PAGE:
Brains, neural interfaces and BCIs

Neural interfaces (NIs) are emerging technologies that enable direct communication with the nervous system and provide access to motor, sensory, emotional, and cognitive function.

From a systems and control perspective, NIs are closed-loop feedback systems that provide real-time decoding of neural activity and on-demand neuromodulation (nerve stimulation) of nervous circuits.

Read on to find out more about how our exhibit at the Royal Society will demonstrate this activity.

What can you do at the exhibit?

In the exhibit you will be able to participate in several activities.

Firstly, you can learn about brain anatomy by interacting with a physical soft foam/plastic model of the human brain.

Secondly, you can operate a peripheral neural interface that measures EMG signals and converts neural oscillations into a message for a robot. In a nutshell, you can control a robot by controlling your muscle fibres.

Thirdly, you can use a Brain-Computer interface (BCI) to write your name on a computer screen. The BCI measures EEG signals and converts the so called P300 evoked potential into messages for a speller program. The P300 component of the EEG is so named because it is characterised by a positive potential shift about 300 milliseconds after the presentation of a perceptually significant event embedded within a series of routine stimuli.

Letters on the screen will be flashed and the one you want to select will generate a P300. You can select individual letters and write your name. A robot will then write your name on a piece of paper that you can take home with you.

We will use dry electrodes for this experiment. This means that the signal quality will suffer, but we do not need to use electrolytic gel and you don’t need to wash your hair afterwards.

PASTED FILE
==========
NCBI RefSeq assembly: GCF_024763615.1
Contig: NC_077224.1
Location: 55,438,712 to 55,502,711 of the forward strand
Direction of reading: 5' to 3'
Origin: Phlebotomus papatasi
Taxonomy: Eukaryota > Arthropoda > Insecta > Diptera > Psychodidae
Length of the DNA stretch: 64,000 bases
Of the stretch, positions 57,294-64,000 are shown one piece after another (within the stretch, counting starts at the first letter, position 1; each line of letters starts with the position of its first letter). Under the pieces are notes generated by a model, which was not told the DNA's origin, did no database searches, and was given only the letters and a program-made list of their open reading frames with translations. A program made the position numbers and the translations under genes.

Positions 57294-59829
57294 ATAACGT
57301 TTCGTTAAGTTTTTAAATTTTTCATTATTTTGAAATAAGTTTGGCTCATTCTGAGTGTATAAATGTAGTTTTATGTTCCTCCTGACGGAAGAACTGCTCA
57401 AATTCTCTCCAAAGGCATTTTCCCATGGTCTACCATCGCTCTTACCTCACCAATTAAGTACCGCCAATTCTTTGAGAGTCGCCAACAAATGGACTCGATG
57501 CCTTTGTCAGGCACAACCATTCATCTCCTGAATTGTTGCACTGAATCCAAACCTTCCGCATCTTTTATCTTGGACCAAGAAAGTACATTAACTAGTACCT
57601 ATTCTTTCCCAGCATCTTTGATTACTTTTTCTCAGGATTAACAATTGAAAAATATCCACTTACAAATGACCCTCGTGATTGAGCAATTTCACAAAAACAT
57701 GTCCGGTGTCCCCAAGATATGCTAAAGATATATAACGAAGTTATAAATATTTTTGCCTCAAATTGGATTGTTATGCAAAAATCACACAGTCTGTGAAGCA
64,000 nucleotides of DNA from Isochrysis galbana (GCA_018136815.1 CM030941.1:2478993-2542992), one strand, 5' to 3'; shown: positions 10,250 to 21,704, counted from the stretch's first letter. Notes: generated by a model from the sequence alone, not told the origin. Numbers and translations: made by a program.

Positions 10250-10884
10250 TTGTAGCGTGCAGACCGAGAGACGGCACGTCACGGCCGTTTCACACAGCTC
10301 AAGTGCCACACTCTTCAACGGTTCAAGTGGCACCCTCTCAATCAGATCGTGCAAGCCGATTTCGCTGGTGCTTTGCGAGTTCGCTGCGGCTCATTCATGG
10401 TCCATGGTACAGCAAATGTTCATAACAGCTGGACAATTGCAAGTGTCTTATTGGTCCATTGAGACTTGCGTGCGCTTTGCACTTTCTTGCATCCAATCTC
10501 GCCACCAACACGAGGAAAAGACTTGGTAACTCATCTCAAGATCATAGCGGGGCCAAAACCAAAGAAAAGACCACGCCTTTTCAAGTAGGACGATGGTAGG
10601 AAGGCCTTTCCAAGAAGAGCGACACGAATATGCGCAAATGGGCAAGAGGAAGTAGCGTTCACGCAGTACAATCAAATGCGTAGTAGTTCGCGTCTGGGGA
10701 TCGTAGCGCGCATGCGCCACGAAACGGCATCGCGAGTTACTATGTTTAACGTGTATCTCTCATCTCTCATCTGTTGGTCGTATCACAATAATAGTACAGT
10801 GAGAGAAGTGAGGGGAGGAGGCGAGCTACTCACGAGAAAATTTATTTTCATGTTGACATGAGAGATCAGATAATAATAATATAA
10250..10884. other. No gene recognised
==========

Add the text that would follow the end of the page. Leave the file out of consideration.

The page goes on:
Things to keep in mind

EEG and EMG are very safe procedures that are widely used and are not known to have any harmful side effects (this is backed up by scientific literature). The electrodes record activity. They do not produce any sensation.

Additionally, there is no risk of getting an electric shock because the EEG system is battery powered and the EMG system is galvanically isolated.

Note that for children and vulnerable persons, parents or carer are required to provide consent before they can participate in EMG or EEG activities. Why? You need to attach disposable adhesive electrodes on the skin over your forearm muscle and/or behind the ears. In rare cases the disposable electrodes can cause allergic reaction.

Before you can take part, you will be asked to confirm that you are not aware of any allergy related to the components of the electrodes.

Due to the nature of the stimuli used to evoke the P300, our interventions may not be suitable to individuals who suffer, or have suffered, from epileptic seizures or have a family history of seizures. Before participant takes part, they are asked to confirm they are not at risk from epilepsy.